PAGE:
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What is the Disabled Students Allowance?

Learn about what the Disabled Students Allowance is, who is eligible, and how to apply.

The DSA explained

The Disabled Student Allowance, or DSA as it’s more commonly known, is a grant to help eligible students with any extra essential costs that you may have as a direct result of your disability, long-term health condition, mental health condition, or specific learning difficulty such as dyslexia.

This means that you can get extra funding each year, on top of your Student Finance, to cover the costs of any equipment and services you need as a student with disabilities.

This short video explains what the DSA is in a little more detail.

Who can apply for the disabled students allowance?

You are eligible to apply for a DSA grant if you have a disability that affects your ability to study, such as a:

  • Learning difficulty, such as dyslexia, dyspraxia, or ADHD
  • Mental health condition, such as anxiety or depression
  • Physical disability, such as if you’re partially sighted or have to use crutches
  • A long-term health condition such as cancer, or chronic heart disease.

To qualify you must also:

  • Be a UK resident
  • Be an undergraduate or postgraduate student on a course that lasts at least a year (including part-time, Open University and distance learning courses)
  • Qualify for Student Finance
  • Be studying on a full-time or part-time course that lasts at least one year

Unfortunately you’re not likely to be eligible if:

  • You're an EU student and only eligible for tuition fee support
  • You're getting equivalent support from another source, such as your university or a social work bursary (including the NHS Disabled Students' Allowances).

This is a guideline on the general criteria for DSA applications in the UK. To see the specific eligibility criteria for your part of the UK, visit gov.uk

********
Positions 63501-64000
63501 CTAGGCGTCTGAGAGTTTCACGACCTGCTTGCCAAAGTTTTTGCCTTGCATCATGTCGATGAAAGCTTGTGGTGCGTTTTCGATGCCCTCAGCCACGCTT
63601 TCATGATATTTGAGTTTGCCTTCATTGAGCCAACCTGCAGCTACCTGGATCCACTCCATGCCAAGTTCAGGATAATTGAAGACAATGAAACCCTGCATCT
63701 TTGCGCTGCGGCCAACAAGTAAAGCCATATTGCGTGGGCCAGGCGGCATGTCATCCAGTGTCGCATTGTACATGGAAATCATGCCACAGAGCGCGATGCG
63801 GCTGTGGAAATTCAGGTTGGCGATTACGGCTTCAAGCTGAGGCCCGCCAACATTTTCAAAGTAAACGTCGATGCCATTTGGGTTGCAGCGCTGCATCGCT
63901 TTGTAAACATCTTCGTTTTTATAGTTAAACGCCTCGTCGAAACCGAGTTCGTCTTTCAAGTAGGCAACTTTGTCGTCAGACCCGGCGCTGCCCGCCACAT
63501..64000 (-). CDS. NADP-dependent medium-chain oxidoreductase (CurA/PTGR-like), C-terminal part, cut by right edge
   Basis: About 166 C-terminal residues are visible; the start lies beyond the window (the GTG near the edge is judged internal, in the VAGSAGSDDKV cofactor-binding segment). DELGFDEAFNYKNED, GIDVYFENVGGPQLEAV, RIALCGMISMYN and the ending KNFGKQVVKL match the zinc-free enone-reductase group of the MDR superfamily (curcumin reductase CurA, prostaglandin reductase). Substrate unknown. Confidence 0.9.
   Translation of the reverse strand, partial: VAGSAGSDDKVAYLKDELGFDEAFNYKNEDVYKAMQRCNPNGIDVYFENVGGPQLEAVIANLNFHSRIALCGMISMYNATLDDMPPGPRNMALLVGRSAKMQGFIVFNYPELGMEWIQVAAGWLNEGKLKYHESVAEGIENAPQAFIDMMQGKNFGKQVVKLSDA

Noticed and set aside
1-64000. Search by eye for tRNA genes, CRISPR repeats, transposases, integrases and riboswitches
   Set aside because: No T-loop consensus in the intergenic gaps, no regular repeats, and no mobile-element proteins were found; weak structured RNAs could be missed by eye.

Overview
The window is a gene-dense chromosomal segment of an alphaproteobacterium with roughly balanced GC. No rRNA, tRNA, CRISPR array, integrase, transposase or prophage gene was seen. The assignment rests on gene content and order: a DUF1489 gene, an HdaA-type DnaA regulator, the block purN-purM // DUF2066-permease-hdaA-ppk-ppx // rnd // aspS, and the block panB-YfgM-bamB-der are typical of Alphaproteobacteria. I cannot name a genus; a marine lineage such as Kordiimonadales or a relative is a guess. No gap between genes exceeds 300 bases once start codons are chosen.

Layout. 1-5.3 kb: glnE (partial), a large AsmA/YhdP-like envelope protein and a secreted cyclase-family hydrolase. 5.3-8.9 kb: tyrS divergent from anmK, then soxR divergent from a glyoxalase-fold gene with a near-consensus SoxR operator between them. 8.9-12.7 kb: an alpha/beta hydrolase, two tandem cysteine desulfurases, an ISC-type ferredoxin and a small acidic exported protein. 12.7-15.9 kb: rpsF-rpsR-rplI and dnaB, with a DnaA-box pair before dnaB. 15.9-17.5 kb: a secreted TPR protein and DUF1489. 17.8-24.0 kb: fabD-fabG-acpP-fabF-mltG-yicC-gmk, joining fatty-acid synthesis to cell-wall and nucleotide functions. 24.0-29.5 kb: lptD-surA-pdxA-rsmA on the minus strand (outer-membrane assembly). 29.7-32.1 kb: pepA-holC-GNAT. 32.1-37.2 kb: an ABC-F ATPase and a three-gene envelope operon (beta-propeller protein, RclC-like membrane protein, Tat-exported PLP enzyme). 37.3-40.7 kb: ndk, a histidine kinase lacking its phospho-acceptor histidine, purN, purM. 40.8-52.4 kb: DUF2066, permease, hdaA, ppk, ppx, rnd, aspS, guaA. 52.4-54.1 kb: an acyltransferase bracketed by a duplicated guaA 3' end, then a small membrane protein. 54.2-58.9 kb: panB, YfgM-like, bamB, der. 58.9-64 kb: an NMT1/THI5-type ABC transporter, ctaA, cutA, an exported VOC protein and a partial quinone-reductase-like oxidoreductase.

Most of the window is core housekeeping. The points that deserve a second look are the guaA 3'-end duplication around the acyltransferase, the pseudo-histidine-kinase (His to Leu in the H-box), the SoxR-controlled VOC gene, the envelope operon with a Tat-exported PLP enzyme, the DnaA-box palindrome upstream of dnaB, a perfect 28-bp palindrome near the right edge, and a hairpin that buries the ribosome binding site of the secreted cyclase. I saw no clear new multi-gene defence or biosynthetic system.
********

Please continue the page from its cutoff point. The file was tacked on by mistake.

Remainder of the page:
What support is available through disabled students allowance?

Disabled Students' Allowances (DSA) can help to cover the aspects of studying which your disability impacts, including both the physical and mental demands of university.

DSA funds can be paid out in various ways, but it will either be paid to you as reimbursement or directly to the company providing the equipment or service.

Depending on where you are based in the UK, the amount of DSA you could be entitled to will vary. The total amount you'd receive would be based on how much your disability advisor recommends for you, following your study needs assessment.

You DSA fund will allow you:

  1. Help with day-to-day costs of studying that are related to your disability. For example, photocopying costs.
  2. Specialist equipment such as a computer* or disability-related software. Any equipment bought must have been included in the report from your Study Needs Assessment.
  3. A non-medical helper like a British Sign Language interpreter. This person can’t be a friend or family member.

Your DSA fund will also cover a non-medical helper allowance. This is to help pay for support workers (such as readers, sign language interpreters, or note-takers) and other non-medical assistants you need to benefit fully from your course.